Not only did the emerging markets come to life this week, but it took one day for everyone to notice them.
The black line was crossed rather handily and now the blue line comes into play. But let me remind you that there remains resistance all the way up.
This of course arrived in conjunction with a big decline the dollar. Now here's a lesson in patience: Back in late November, the Daily Sentiment Index (DSI) for the Dollar Index got to 88. At the time I cautioned, based on that reading the time for bullishness on the dollar was behind us. But look at that -- it took six weeks for it to collapse. Sure, it didn't rally again after that, but it chopped for six weeks and then, down it went. The current DSI is at 60 now, so despite sitting at that uptrend line, it tells us very little about a bounce.
Depending on how specifically I measure the top the move in the dollar measures to 94-94.50. The blue line is the top of that support. Should the buck break the black line, I expect that the support in the 94 to 94.50 area is what's next and provides a place for a bounce.
Some of you might recall my write up recently where I noted how the chart of the dollar looked so similar to that of the Philadelphia Semiconductor Sector index, or SOX. For now, the SOX has held stead-fast, much the same way 95.50 held for the buck all this time. It remains to be seen if the SOX will follow the dollar, but if the SOX breaks 3,700, I figure I won't be the only one making that comparison.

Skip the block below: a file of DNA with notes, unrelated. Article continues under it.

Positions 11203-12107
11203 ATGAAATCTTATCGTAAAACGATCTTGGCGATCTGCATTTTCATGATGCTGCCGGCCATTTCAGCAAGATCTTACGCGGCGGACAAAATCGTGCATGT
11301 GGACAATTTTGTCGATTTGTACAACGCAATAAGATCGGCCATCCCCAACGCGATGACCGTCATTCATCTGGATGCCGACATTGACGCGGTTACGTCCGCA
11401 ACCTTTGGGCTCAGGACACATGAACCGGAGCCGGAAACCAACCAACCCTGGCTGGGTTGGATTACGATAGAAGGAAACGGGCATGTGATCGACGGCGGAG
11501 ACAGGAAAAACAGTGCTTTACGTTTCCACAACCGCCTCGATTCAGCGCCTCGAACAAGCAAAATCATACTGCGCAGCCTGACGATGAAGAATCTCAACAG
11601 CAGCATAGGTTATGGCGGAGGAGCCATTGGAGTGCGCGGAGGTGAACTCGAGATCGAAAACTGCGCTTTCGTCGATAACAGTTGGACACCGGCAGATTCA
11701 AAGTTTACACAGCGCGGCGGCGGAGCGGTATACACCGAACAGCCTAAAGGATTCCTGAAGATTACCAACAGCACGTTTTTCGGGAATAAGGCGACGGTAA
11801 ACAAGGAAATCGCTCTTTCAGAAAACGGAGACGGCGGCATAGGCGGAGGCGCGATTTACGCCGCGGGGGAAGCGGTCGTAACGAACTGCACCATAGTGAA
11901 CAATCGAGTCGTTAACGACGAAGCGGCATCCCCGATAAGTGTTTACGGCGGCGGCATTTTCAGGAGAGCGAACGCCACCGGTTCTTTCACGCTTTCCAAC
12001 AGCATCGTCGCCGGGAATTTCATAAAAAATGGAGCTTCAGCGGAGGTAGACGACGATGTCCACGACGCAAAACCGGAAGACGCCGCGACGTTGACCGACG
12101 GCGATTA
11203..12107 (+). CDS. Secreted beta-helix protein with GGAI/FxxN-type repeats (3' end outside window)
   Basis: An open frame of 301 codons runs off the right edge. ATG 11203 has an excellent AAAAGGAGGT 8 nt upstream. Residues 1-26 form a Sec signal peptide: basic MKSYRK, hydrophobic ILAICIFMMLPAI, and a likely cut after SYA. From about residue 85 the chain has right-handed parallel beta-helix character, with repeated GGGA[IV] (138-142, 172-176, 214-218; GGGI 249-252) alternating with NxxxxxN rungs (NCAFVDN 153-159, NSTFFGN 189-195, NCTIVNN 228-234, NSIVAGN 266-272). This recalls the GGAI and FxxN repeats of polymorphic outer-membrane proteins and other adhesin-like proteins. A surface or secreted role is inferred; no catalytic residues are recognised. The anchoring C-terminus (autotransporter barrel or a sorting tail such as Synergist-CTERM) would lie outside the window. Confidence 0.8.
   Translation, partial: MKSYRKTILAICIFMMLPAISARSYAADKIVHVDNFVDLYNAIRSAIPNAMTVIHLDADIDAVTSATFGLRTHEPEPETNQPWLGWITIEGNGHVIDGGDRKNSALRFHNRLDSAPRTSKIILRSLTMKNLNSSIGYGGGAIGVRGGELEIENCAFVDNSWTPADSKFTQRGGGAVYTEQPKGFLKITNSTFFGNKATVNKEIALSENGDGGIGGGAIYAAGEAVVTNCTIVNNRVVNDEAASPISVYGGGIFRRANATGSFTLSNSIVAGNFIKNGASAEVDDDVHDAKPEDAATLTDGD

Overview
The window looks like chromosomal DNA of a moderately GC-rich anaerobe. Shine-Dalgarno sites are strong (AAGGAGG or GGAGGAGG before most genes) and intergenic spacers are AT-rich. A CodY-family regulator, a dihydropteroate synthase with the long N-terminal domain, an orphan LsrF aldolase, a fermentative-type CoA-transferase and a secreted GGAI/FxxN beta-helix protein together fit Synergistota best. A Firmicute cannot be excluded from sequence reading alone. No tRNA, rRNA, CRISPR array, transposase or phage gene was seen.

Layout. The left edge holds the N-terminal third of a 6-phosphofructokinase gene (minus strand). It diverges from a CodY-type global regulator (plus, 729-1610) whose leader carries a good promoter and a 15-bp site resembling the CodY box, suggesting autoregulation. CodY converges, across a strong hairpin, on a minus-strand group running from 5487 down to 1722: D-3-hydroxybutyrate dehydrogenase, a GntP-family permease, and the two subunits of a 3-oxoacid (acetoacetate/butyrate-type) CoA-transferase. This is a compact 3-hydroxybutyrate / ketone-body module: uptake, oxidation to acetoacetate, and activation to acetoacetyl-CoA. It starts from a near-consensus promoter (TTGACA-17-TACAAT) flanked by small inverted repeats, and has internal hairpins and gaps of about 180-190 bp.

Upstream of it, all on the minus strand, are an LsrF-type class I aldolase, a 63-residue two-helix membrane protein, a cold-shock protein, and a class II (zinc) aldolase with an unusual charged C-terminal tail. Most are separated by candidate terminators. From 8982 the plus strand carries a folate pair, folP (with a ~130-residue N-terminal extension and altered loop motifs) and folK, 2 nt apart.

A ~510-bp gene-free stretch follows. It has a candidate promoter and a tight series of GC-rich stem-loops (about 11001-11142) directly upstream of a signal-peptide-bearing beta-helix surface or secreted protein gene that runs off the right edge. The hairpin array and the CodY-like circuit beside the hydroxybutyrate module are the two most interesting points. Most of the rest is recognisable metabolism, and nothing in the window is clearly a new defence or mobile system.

Also, the DSI remains in neutral ground for the S&P and Nasdaq. But recall a week ago the DSI for the VIX got to 16, just as the market reached its overbought reading and I said it was time for a bout of volatility? Well, we got some and it ended on Monday. But I have also said I expect this year's market, at least for now, to bring us volatility and that the market would not be a place of comfort for anyone -- longs or shorts.
With that in mind, let me report the DSI for the VIX is back to 20. That means we're back on VIX watch again. Once it falls into the teens, it's time to get on our toes once again.
Jim Cramer once said the market is not a sofa, it is not a place to get comfortable. I think that's a good description of the market we're in right now.